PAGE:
Japanese Calligraphy: sabi

This is a series of workshops designed by Azumi Uchitani to explore Japanese culture through the art of calligraphy and language. We will meet bi-weekly, slowly moving from season to season and uncovering new characters, rituals, concepts and beliefs deeply rooted in Japanese lifestyle. Each event we will centre around a new symbol: we will learn its meaning, discuss a poem about it, meditate and experience the power of the concept through calligraphy practice.

Sabi: sabu/ j-aku (寂)

Sabi is another Japanese aesthetic concept that is closely related to wabi, but with a greater emphasis on the beauty of ageing and decay. Sabi values the patina and weathering that comes with time and use, whether it be on a building, a piece of furniture, or a work of art. It is often associated with the idea of impermanence and the passage of time. Sabi also emphasises the beauty of simplicity, but in a way that is more rugged and weathered. It is not just about finding beauty in the natural materials themselves, but also in their history and the stories they tell. Sabi encourages individuals to appreciate the beauty of things that have been around for a long time and to see its natural state and scars as a source of character and beauty.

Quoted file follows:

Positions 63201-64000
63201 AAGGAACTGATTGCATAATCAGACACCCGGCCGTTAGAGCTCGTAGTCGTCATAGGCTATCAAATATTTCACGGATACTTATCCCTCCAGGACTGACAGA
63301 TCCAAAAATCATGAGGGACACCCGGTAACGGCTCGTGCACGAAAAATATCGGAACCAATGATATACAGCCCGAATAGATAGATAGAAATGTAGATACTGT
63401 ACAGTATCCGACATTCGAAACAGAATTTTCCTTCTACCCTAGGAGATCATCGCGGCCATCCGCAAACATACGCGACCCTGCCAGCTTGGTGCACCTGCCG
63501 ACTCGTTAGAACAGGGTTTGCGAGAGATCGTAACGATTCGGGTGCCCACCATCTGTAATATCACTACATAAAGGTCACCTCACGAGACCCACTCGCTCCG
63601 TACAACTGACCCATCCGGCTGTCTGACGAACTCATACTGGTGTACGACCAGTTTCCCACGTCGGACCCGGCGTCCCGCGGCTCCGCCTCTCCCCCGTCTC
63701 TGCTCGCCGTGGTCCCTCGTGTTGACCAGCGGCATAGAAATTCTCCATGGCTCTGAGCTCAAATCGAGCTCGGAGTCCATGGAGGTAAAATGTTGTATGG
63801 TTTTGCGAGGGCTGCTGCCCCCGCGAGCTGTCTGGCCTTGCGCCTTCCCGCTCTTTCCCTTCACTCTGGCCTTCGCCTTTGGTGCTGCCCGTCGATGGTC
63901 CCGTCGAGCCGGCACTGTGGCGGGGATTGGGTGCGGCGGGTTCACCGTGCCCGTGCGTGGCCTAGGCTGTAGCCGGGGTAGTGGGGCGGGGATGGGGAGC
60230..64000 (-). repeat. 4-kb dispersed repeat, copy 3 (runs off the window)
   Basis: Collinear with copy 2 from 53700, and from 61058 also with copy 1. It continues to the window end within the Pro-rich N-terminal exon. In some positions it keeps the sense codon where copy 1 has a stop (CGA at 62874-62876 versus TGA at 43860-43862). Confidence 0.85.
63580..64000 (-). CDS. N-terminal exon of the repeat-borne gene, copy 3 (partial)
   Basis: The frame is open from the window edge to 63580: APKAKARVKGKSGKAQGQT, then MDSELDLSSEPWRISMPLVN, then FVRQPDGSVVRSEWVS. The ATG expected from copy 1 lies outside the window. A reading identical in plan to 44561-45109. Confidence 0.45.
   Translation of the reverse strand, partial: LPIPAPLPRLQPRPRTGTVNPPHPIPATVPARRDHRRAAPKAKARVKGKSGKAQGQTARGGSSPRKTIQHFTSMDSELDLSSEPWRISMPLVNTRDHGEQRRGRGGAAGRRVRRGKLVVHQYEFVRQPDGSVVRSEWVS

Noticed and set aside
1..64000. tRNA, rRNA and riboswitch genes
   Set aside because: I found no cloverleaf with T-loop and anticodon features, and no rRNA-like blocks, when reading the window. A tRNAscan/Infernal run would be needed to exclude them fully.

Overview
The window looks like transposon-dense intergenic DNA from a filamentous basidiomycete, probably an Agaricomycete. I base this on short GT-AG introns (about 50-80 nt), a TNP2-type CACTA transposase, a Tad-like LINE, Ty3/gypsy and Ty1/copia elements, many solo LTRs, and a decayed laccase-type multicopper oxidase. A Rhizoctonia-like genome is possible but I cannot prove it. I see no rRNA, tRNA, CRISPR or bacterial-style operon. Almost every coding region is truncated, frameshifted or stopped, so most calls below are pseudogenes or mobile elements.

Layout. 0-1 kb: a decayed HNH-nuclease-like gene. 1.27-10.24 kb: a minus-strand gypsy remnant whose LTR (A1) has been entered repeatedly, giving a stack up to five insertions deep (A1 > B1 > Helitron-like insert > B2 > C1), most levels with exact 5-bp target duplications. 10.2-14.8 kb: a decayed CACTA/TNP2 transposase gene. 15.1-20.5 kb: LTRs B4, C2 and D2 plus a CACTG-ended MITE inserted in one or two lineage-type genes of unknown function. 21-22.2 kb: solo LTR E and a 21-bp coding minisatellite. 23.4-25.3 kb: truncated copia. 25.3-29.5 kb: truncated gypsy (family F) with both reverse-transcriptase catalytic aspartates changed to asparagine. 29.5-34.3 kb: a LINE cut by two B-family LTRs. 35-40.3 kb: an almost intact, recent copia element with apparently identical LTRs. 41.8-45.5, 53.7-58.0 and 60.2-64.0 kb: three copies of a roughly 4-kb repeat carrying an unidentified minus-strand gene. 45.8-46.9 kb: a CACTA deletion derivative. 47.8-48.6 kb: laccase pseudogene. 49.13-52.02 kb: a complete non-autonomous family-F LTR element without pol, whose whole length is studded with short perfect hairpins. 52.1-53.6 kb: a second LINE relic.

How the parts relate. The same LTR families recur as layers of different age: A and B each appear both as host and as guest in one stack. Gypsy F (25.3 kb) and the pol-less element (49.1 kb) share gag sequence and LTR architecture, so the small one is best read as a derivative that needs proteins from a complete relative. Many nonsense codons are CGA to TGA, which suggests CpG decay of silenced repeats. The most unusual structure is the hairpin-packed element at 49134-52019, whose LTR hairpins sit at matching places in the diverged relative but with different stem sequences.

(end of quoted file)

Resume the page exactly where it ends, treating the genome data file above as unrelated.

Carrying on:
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Azumi Uchitani is an Intercultural business consultant, keynote speaker, writer, artist and founder of Japanese SALON art & culture, based in the Netherlands. She is a two-times TEDx speaker, appearing Dutch TV and media and delivering talks to an international audience in Europe and in the US. Azumi is on a mission to build an essential bridge between Japan and Europe, helping global leaders discover Japanese ancient wisdom beyond culture, teaching how to apply its wisdom in everyday life, act with inner peace and create conscious leadership and fulfilling life. Azumi decodes the complexity of Japanese culture, tradition, philosophy, spirituality and unspoken rules into a simple essence of wisdom. She was born into a traditional spiritual Japanese family and raised with the teachings of Shingon Buddhism and Shinto. The spiritual and cultural practices, such as tea ceremony, flower arrangement, calligraphy have always been a part of her life, besides that, her grandmother was a kimono maker. Her insights, a series of talks are available on her YouTube channel ‘5 minutes on Japanese Wisdom’ on YouTube.


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